Coastal KUALA SELANGOR lies 70km northwest of KL, close to the junction of routes 5 and 54 on the banks of Sungai Selangor. A former royal town, today it’s a small, sleepy affair; the chief reason visitors continue to come here is to see the river’s fireflies, which glow spectacularly in the early evening. This natural spectacle appeared at one stage to be in terminal decline: the fireflies’ mangrove habitat was rapidly being cleared, and the river becoming polluted. Government intervention seems to have stabilized things, and you stand a reasonable chance of enjoying a decent light show, weather permitting – the flies don’t perform in rain. It’s easiest to see Selangor’s highlights on an evening firefly package tour from KL, though you can visit independently if you’re prepared to stay overnight.
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Kuala Selangor’s fireflies, known as kelip-kelip in Malay, are actually six-millimetre-long beetles of a kind found between India to Papua New Guinea. During the day, the fireflies rest on blades of grass or in palm trees behind the river’s mangrove swamps. After sunset they move to the mangroves themselves, the males attracting mates with synchronized flashes of light at a rate of three per second. Females flash back at males to indicate interest and initiate mating. The most successful males are apparently those that flash brightest and fly fastest.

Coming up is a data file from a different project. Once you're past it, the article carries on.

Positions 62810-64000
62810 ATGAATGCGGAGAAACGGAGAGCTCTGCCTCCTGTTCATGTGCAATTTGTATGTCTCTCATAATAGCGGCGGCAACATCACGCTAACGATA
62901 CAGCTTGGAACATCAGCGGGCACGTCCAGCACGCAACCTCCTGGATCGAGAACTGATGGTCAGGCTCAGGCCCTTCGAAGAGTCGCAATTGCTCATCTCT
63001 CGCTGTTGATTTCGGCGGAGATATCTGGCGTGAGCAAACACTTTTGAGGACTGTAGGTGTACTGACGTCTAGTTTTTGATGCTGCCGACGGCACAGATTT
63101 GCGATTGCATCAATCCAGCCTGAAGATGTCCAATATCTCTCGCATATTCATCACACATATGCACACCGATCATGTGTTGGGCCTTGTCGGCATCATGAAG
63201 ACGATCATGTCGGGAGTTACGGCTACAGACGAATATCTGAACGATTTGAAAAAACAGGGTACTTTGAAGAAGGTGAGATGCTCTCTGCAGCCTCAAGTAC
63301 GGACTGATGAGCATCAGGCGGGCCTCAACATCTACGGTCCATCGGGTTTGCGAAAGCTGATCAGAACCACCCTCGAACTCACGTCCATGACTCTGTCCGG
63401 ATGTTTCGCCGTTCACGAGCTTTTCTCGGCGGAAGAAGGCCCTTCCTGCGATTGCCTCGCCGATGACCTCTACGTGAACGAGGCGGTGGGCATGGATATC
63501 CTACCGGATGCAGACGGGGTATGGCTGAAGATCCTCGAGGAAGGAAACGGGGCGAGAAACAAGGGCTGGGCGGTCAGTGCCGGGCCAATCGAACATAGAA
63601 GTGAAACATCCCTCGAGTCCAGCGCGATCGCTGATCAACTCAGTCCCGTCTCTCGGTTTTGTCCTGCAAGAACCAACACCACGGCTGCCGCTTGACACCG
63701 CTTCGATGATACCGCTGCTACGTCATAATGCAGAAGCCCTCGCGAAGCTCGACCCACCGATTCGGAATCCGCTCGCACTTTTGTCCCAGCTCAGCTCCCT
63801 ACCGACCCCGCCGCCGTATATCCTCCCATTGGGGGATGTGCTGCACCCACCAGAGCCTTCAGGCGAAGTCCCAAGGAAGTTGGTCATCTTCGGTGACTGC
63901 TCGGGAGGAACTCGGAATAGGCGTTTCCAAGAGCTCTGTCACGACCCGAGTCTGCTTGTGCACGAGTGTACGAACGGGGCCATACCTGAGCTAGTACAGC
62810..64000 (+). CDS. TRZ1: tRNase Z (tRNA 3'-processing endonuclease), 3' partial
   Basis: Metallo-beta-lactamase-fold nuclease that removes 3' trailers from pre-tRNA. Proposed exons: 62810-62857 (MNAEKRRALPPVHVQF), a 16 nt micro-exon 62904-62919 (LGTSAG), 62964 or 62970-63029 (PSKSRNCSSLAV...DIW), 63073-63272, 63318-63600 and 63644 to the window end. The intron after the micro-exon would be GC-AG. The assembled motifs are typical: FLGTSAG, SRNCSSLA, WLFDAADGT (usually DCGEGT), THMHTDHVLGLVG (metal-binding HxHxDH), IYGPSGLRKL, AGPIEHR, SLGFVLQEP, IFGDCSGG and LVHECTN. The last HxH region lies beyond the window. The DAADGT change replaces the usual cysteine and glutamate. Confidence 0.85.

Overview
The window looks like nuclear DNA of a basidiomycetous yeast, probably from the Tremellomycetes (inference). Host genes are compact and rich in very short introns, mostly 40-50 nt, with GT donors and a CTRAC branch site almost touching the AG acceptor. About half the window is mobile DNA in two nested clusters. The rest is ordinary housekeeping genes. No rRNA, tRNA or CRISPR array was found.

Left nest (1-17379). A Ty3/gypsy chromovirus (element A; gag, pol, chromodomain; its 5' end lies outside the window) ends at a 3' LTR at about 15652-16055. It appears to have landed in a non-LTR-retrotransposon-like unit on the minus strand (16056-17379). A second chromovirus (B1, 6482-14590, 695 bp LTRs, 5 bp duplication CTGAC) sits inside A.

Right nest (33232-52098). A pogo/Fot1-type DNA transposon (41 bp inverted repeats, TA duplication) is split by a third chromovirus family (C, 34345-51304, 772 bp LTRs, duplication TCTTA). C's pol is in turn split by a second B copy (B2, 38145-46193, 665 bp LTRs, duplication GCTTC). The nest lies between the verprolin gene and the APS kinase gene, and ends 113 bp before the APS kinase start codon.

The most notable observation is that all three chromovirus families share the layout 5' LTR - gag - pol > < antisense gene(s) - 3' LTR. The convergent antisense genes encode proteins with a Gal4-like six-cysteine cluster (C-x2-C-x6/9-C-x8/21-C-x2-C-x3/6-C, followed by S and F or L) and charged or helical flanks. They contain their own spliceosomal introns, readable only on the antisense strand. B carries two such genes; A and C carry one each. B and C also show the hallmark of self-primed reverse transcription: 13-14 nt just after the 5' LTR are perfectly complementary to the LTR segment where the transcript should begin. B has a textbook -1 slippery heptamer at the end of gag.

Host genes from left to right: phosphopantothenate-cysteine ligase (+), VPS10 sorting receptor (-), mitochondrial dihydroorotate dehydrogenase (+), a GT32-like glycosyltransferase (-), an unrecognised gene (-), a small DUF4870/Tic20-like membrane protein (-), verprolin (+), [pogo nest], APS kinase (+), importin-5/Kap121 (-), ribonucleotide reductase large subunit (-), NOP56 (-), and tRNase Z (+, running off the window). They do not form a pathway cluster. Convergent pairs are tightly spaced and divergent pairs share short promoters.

Boats leave on 30min firefly-spotting trips from two locations several kilometres from town: Bukit Belimbing (run by Firefly Park Resort) on the north bank across the river bridge; and at Kampung Kuantan, on the south bank. It’s important to remain quiet when watching the firefly display and not to take flash photographs, as such behaviour scares the insects away.